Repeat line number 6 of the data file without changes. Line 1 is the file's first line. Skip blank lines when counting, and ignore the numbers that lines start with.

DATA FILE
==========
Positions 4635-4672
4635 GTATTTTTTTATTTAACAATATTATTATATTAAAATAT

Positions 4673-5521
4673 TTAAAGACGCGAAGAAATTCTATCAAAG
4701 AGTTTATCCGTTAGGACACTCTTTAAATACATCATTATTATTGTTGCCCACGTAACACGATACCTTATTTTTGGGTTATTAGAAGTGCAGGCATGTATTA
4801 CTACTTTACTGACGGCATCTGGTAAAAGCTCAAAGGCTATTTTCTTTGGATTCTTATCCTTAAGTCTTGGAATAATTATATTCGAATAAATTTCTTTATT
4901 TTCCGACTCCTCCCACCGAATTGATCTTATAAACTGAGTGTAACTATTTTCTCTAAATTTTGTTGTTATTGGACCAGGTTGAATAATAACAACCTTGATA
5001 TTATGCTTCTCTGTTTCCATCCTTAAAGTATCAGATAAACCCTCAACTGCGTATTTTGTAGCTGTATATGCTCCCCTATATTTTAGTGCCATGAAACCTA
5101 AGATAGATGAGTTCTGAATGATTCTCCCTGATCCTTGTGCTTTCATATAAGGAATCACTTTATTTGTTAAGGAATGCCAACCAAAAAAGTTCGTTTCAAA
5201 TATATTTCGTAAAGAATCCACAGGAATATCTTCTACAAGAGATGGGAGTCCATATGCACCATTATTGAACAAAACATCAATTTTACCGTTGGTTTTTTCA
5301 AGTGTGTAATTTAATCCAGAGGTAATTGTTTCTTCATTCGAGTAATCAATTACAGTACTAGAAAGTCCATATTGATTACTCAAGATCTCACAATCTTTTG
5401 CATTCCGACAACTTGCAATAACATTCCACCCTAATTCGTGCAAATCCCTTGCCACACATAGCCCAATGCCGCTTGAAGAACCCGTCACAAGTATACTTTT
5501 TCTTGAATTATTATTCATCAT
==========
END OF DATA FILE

4801 CTACTTTACTGACGGCATCTGGTAAAAGCTCAAAGGCTATTTTCTTTGGATTCTTATCCTTAAGTCTTGGAATAATTATATTCGAATAAATTTCTTTATT